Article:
Alongside chaplaincy, I also present a cultural awareness program for Cultural Infusion called the "Intercultural Citizenship Ambassador Program." The 8-week or 16-week ICAP program allows me to see the growth kids go through as they expand the borders of their identity from multicultural to intercultural.

And I'm noticing something. In classrooms where I teach ICAP, precursors to bullying (like interrupting, talking over the top of others, and emotional outbursts) are largely absent by the end of the program. Not because I'm making them better individuals but because they are realising (and fascinated by) the uniqueness of every other person in the room.

The primary message I repeat every week during ICAP is the difference between multicultural and intercultural. Any kid who has been through ICAP with me can tell you the difference. So what is it?

Multiculturalism is when people come from other countries and build little versions of 'home' in the new place - little China, little Italy, little England - where they can live, shop, interact and speak as if they are still in the old country.

Interculturalism is when people from various places come together for a common purpose and create a new culture to accomplish that goal as an inclusive group. I say to the kids, "Your class is a perfect example of intercultural citizenship. There are 30 of you from different cultures, religions and families and you all work together with the common goal of education."

And this is where it gets interesting. Bullying comes from the lack of a meaningful relationship.

While multiculturalism can raise awareness, it often raises preconceptions and stereotyping as well. If you see me from across the street, you don't know me but you will notice I look different, sound different and even act different than you. This can make it easy for you to make fun of me - laughing at me, imitating me, making cartoons about me. I'm only a caricature of myself in your eyes.

Interculturalism is only possible where a new culture is created. A place where nobody fits better than anyone else. Everyone is treated equally. And to solidify the culture, a shared purpose is required. This is what happens in a classroom. One school I just finished with had 27 different cultures represented in the combined year 5 class I was working with. That is intercultural citizenship!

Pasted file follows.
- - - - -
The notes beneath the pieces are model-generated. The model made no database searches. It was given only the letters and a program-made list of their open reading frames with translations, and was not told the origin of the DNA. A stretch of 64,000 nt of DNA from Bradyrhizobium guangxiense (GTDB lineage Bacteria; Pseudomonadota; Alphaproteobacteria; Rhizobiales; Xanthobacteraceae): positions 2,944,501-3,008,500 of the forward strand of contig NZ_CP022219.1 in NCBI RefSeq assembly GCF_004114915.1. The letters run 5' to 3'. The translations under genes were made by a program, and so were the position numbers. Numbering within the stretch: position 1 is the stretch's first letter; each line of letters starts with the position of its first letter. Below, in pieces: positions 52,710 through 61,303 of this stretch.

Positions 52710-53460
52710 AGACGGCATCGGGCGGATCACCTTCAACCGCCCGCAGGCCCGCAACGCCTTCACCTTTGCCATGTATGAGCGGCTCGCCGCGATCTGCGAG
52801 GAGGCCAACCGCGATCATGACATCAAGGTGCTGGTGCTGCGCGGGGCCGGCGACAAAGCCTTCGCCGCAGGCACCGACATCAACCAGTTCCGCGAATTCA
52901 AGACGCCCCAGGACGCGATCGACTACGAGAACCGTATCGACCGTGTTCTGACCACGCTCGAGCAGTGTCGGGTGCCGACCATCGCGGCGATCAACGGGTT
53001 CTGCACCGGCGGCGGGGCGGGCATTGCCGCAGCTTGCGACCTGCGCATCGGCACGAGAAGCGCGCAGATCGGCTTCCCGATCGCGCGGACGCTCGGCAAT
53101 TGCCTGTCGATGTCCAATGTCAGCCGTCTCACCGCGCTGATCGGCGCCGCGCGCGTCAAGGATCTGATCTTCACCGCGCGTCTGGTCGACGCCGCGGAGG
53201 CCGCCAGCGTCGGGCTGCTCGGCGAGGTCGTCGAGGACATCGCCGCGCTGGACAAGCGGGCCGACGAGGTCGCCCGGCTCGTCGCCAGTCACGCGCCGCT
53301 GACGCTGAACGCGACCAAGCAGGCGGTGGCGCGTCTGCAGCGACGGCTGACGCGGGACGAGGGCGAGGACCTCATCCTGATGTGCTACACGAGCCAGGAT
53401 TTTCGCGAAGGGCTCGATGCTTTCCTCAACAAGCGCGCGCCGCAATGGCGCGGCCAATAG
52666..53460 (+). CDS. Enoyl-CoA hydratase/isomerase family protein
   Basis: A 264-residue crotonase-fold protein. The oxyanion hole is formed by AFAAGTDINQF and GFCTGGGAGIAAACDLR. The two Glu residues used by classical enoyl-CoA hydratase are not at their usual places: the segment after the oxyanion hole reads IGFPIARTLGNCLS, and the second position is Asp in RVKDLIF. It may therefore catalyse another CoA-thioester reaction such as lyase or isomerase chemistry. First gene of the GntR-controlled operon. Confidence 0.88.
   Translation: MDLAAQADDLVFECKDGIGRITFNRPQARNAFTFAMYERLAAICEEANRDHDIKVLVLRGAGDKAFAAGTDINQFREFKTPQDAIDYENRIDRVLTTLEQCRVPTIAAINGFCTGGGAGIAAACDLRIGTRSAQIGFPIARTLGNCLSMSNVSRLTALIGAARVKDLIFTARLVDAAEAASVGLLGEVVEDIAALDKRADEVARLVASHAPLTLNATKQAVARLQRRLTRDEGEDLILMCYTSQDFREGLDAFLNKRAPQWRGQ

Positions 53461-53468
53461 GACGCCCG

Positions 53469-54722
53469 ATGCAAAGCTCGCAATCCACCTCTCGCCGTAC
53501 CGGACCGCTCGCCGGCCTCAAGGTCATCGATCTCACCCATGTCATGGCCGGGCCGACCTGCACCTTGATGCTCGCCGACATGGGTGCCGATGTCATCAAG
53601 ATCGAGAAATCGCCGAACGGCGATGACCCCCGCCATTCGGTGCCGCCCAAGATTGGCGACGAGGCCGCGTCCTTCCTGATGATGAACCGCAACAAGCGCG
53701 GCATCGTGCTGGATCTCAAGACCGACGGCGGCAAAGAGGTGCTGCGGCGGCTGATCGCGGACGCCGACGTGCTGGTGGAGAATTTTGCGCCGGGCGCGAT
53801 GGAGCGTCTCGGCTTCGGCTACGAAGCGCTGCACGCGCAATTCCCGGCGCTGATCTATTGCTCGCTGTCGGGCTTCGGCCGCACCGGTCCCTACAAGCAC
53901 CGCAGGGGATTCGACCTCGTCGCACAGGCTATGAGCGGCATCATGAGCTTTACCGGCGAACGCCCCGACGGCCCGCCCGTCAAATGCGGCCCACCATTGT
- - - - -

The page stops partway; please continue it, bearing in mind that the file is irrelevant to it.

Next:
Melbourne is a multicultural hotbed. There are people from all around the world who, within the past 3 or 4 generations, have made this their home. Some refugees are brand new. And our schools are the answer to why Australia is a country with an excellent future. The schools are intentionally taking the multicultural population of Melbourne and creating new cultures of intercultural kids one classroom at a time. Some of these students are now graduating and becoming the worlds workforce.

Perhaps Australia can lead the way in recreating workplaces as they have in classrooms. Working together with a common purpose bridges divides and has to potential to expunge bullying from our global mindset.

Wednesday, September 02, 2015

The Mud Puddle

Life is like a “choose your own adventure” book. At the end of each event you get to choose where the story goes next.

Elly and Jane got to school early and were the only two kids on the playground. Elly slipped and fell in a mud puddle. Jane ran over, jumped in the puddle, laughed and said, “You look better now than before!” Then she ran away laughing.

Option 1: As Elly was brushing herself off, the bus arrived. Rose, May and Sarah asked Elly what had happened. Elly told them about Jane. If you want to see what happens next, turn to page 12.

Option 2: Elly stood up and brushed herself off. She saw the bus pulling in and went to meet her friends. Rose, May and Sarah said, “Elly, you’re covered in mud! What happened?” Elly said she fell in a puddle and needed to go to the bathroom to clean up. Her friends said they would come with her. If you want to see what happens next, turn to page 26.


Page 12 – Rose, May and Sarah were angry. They told Elly some things that Jane had done to them in the past. They all decided that it was time for Jane to pay for her bullying. They came up with a plan to embarrass Jane…


Page 26 – At recess, Elly found Jane in a corner of the playground. Elly explained how sad it made her that Jane didn’t help her up when she fell down. Elly said, “Jane, the things you said and did made me sad. I want you to be my friend.” Jane looked at the ground and said, “Yeah. I’m sorry, Elly. I did the wrong thing.” The two returned to the playground together…


We all can write the next part of both stories because we’ve seen them. One leads to healthy friendships, the other leads to more hateful words and actions that go on and on. The best option is to talk to the person who hurt us, tell them what hurt and that we want to be their friend. It’s not always the easiest way, but it is the best way.

As kids, you also have teachers, parents and chaplains to help. You can ask a grown up what you should do and they will help you turn to page 26!

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For more parenting pondering, 
see the "Parently" section of this blog.

Dave Edgren ~ Story: Teller, Author, Trainer ~

BOOK DAVE NOW! Dave Edgren is passionate about creating a values-based storytelling culture. In his engaging and often hilarious way,...